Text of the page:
Traditionally, the people of Africa have lived with their environment. It is embedded in their culture and their genes. Housing was made from natural materials as was clothing. Planting, cattle raising, and hunting were done in a sustainable way. The people of Africa never took too much from their environment and always gave thanks when they were blessed with good fortune whether it was a successful hunt, recovery from illness or good rains.
Saturday the 7th of April 2018 marks a significant event in the preservation of tradition and culture of the Balobedo people who number 2 million strong and hail from Northern Limpopo, a province in the North of South Africa. A new Queen, Queen Modjadji VII, also more commonly known as the Rain Queen, will be crowned today.
The Balobedo people, known as the Lobedu, are a unique people in that they have traditionally been ruled by a woman in the form of a Queenship for hundreds of years. Their Queens are said to have special rainmaking powers.
Their monarchy is a story of much hardship under the evil apartheid regime that stripped them of their land and did not recognise their Kingdom. The apartheid government even went as far as to denounce their ruling Queen in 1972. Sadly, the last Rain Queen died on 12 June 2005.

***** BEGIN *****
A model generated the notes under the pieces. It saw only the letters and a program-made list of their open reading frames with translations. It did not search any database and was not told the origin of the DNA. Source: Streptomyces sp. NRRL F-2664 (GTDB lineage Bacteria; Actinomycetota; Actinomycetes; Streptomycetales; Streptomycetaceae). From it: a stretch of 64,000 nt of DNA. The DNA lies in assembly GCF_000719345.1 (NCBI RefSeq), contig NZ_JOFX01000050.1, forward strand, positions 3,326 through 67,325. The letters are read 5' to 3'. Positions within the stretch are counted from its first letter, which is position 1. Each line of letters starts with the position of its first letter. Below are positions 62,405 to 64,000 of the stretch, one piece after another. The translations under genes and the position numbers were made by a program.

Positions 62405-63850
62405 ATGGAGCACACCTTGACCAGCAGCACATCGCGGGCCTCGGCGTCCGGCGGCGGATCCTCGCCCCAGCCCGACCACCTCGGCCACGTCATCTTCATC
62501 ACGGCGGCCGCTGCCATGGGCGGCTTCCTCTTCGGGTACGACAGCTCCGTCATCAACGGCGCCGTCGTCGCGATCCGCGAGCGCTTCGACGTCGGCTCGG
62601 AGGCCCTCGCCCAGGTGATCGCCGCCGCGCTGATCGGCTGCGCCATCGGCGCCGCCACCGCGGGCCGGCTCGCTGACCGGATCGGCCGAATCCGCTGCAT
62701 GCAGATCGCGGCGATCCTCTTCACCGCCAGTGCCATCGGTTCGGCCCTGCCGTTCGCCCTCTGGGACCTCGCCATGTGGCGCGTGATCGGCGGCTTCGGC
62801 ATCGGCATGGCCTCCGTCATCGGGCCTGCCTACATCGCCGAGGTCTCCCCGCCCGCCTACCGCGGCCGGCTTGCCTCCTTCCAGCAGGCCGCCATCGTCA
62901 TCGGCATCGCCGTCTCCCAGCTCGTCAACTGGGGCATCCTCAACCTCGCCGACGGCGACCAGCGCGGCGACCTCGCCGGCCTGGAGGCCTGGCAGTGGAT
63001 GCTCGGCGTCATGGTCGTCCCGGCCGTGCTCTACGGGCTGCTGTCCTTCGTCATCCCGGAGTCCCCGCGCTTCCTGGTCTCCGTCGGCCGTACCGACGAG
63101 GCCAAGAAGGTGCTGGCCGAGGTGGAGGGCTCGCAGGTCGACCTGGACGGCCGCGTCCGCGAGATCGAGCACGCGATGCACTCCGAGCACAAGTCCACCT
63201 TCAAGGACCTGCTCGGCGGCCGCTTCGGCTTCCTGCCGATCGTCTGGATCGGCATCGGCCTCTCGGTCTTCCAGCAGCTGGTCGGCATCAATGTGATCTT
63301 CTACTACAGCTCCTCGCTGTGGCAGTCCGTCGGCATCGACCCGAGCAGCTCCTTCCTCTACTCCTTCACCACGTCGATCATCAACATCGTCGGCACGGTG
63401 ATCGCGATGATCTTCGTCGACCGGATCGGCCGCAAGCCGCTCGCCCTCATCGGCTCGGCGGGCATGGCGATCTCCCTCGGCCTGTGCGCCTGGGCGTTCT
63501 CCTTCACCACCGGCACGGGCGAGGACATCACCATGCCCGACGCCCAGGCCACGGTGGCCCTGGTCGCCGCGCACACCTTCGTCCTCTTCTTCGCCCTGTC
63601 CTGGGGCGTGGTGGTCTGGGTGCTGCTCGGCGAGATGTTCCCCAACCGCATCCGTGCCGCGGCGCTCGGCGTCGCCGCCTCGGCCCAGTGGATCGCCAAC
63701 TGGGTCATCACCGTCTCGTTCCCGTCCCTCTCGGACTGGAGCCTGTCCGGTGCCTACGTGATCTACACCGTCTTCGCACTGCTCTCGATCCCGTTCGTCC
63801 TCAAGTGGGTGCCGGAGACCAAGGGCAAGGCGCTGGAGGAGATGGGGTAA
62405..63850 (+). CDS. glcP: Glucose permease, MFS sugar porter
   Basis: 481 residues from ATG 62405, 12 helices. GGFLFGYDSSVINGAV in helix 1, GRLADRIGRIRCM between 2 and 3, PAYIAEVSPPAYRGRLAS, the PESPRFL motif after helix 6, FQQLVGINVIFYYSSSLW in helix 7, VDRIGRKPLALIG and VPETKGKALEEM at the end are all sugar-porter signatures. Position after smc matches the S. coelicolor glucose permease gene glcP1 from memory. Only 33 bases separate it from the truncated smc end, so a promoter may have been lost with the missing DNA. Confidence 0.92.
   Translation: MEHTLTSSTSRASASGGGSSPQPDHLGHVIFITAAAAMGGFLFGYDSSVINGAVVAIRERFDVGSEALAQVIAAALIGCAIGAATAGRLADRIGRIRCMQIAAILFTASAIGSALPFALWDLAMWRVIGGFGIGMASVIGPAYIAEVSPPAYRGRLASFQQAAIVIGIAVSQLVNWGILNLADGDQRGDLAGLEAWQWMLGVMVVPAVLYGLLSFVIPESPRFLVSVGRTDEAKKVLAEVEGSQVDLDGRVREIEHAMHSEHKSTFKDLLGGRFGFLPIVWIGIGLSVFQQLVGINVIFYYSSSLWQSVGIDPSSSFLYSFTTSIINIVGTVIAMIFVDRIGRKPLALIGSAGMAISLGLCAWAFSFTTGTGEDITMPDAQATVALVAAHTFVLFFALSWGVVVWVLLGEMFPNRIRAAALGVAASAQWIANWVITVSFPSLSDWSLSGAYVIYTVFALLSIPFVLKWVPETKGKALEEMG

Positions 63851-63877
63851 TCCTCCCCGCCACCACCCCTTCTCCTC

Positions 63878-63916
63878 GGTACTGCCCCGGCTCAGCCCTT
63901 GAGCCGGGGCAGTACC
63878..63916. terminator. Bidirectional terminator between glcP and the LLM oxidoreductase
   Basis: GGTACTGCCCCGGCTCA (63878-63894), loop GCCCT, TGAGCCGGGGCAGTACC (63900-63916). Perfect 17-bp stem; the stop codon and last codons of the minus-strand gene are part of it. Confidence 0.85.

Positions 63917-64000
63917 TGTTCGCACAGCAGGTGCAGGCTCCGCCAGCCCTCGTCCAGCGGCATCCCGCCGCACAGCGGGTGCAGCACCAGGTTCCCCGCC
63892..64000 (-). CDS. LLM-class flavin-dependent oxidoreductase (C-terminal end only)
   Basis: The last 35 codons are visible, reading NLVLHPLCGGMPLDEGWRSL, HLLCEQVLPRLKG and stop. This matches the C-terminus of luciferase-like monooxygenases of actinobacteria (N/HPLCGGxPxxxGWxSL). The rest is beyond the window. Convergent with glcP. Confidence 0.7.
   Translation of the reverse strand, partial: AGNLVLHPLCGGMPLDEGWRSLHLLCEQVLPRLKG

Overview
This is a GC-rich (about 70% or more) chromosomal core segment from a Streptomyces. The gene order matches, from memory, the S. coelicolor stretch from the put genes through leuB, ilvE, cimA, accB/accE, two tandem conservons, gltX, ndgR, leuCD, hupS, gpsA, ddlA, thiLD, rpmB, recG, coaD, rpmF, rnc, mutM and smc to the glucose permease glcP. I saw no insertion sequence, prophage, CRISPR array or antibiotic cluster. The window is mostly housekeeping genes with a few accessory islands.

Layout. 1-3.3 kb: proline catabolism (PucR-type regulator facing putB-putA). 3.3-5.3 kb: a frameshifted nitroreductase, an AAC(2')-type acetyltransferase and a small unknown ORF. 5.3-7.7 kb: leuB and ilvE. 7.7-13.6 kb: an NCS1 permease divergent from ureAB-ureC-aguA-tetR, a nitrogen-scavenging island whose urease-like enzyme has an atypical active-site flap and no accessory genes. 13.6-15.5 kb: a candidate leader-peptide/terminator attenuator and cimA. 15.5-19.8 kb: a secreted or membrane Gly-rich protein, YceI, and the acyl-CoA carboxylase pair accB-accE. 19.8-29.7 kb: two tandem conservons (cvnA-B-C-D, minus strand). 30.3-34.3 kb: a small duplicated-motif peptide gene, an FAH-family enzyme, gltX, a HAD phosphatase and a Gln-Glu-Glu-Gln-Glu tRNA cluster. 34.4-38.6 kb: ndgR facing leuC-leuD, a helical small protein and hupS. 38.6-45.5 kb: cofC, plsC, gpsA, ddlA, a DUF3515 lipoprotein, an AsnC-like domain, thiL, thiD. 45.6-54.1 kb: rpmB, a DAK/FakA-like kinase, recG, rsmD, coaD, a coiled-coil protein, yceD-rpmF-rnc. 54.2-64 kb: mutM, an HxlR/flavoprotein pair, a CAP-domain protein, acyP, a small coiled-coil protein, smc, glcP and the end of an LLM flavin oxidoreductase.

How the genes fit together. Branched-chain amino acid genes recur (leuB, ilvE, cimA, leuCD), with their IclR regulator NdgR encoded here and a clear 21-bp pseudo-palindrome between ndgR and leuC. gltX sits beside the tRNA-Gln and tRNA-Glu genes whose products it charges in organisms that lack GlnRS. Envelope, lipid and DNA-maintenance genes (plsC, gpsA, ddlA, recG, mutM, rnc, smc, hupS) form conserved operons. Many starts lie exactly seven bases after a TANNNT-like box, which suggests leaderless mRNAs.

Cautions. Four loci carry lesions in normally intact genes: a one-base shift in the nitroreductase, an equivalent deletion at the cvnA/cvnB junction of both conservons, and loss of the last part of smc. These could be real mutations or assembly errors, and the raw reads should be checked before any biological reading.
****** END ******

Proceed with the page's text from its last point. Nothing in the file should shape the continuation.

Thankfully the Balobedo people have been reinstated by the ANC government. The former president, Jacob Zuma announced the recognition of their Queenship in 2016 and today a new Rain Queen will be officially recognised. South Africa’s current president, Mr. Cyril Ramaphosa, will be attending the inauguration.
The new Rain Queen, Masalanabo Modjadji comes from a lineage going back to the 16th century. The young queen turns 13 this year and is believed to have inherited rain making powers from her mother. Traditionally, the young Queen does not speak publicly rather; her male advisory council members or her maids in waiting speak on her behalf. You will seldom see her in the public eye.
The special coronation finds South Africa in a prolonged drought, none more so than in The Waterberg, Cape Town, East London and Port Elizabeth where dams have reached crisis levels. Taps are set to run dry if there are no good rains in these regions.
The Balobedu people and indeed all the indigenous people of Africa can be proud of their culture and traditions. Preserving such heritage reminds us all of the time when the people of Africa lived with their environment and were at one with nature. Climate change is forcing us to look back at such a way of living in a modern context and if the new Rain Queen can bring rain to regions of prolonged drought, all the better.
Author: Bryan Groenendaal